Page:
Before he’s even in his hotel room, Fletcher is waving that Getty fortune around. He drops some money on the bellhop and tells him to let the mafia know that he wants to talk. He speaks to the cops, who barely care, insisting that kidnappings usually resolve themselves. It’s a very chill Italian aesthetic with blowing fans and little actual concern. The lack of worry leads Fletcher to quote some truly terrifying scripture, but Fraser does so with such a twang and a smile that it’s almost charming.
Fletcher learns that Paul hasn’t been living with his mother or siblings. He wanted his independence. When his girlfriends show up, Fletcher starts feeling pretty suspicious. Their defensiveness doesn’t help. There’s been no ransom demand yet, and everyone finds that odd. What is actually going on here?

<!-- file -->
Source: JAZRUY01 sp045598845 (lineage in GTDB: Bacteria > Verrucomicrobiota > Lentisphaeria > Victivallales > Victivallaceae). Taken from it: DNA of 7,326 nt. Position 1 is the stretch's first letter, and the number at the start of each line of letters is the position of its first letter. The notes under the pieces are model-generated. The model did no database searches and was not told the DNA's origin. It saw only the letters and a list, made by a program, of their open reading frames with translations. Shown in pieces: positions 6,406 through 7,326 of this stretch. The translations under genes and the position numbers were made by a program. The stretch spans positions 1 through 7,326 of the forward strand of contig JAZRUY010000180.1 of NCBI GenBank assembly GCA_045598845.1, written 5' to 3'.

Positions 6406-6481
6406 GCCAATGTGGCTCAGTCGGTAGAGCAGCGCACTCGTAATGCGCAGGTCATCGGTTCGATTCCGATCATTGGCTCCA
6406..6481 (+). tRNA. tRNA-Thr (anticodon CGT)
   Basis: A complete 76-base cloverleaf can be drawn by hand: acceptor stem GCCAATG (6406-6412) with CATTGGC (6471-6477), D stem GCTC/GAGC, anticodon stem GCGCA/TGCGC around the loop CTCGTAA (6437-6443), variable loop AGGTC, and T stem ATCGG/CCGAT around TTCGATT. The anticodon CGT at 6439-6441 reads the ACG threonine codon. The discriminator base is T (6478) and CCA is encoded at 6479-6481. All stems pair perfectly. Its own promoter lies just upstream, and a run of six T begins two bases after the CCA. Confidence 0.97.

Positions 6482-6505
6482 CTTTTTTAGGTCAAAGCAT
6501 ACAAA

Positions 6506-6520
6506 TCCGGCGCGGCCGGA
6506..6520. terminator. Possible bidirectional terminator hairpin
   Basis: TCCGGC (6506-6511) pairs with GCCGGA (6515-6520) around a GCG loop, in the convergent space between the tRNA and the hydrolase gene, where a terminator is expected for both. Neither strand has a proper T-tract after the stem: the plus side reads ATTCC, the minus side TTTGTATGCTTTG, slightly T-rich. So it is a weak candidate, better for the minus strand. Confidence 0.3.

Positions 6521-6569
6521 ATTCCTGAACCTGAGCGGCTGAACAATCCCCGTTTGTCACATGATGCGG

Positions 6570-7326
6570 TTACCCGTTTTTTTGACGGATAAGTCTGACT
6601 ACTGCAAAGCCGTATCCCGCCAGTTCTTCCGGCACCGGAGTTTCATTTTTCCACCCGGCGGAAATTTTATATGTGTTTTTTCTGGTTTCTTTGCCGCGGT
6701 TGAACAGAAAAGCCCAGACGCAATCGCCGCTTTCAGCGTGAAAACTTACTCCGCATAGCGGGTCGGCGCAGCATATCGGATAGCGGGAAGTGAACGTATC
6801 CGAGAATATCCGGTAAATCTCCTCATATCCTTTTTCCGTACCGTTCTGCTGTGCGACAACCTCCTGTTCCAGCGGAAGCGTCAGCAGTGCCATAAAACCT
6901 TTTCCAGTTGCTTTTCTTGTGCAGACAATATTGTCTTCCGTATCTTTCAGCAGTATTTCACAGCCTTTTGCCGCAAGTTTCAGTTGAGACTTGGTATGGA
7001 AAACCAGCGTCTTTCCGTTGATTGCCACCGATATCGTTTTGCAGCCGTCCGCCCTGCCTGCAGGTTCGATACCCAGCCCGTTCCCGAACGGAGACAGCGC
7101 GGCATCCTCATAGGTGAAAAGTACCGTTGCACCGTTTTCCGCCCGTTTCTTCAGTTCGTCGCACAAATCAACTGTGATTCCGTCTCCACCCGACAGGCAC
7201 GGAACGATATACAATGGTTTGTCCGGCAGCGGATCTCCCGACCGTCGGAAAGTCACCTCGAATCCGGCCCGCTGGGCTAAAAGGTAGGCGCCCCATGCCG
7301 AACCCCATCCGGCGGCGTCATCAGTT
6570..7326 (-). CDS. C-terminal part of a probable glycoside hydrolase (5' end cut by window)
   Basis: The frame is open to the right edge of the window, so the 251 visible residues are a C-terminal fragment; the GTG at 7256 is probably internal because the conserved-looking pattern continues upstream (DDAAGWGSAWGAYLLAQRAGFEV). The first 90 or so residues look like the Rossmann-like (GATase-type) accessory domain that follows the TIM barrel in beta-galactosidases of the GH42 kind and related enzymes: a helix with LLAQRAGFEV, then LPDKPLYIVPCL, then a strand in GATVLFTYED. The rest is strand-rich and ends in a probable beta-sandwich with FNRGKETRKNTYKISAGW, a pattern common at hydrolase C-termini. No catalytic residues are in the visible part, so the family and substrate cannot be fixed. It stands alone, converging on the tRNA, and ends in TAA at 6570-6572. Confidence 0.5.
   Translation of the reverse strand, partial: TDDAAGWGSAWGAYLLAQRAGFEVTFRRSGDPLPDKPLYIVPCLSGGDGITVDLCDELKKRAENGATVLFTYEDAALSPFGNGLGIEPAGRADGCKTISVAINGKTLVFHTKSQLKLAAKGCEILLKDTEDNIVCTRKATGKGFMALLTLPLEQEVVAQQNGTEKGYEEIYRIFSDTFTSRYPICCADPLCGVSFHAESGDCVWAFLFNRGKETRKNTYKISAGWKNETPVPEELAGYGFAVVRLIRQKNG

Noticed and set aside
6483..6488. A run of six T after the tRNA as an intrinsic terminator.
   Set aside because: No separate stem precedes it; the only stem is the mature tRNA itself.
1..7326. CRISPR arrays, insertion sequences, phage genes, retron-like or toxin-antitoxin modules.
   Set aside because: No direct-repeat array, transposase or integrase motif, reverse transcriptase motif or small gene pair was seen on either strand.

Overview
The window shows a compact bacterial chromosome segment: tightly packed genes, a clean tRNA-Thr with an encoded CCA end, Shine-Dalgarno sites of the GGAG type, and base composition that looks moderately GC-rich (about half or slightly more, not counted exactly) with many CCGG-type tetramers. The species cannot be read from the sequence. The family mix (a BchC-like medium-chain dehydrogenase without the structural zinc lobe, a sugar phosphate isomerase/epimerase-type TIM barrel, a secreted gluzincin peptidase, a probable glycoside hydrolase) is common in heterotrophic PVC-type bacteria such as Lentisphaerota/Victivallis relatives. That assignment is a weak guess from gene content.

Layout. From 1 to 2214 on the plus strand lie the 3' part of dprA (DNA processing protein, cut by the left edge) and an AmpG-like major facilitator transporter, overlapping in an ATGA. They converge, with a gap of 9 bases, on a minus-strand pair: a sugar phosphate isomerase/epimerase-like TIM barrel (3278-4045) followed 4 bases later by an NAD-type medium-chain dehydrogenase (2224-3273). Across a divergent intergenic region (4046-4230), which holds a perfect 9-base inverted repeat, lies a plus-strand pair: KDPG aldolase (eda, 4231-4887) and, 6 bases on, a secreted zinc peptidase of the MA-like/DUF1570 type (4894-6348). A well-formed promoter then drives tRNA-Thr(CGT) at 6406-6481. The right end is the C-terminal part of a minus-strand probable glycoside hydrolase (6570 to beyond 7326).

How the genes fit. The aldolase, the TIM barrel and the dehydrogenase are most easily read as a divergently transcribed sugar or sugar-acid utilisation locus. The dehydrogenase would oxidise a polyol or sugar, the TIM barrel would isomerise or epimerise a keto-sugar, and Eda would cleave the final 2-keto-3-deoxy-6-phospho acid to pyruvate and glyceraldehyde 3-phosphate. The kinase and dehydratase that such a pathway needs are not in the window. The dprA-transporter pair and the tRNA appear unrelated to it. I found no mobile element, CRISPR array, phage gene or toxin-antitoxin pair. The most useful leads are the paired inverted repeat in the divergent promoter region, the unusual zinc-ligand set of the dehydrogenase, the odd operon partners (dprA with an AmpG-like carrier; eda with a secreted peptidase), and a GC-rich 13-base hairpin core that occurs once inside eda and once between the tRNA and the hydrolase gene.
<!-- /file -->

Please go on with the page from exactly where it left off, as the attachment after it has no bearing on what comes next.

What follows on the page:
The investigation takes Fletcher to a café with paintings by Paul. He was clearly a regular and used the paintings for food and drink. Fletcher hangs out until close and then drops some cash on the owner, handing off a suitcase full of money. The public story of Trust, as captured in All the Money in the World, is how much one of the richest men on the planet refused to pay for the return of his grandson, so it’s interesting to see his hired man use Getty money to the tune of what looks like millions of dollars to get him back. When it’s under the radar, there’s no price tag too high. When it’s public, there’s not one too low.
Bribing the bellhop appears to work, too: Fletcher is told to meet someone out front at 8 p.m. He’s taken through the streets of Rome to a tunnel with some sketchy guys. Another interesting aspect of Fletcher Chace? He doesn’t look remotely concerned for his own safety. While Gail and Paul’s siblings are excited about the return of the rebel in the family, Fletcher learns the truth: No one in power in Rome has any idea what happened to him. They even give Fletcher back the suitcase of money. Uh oh. “Nobody has him,” one of the men says.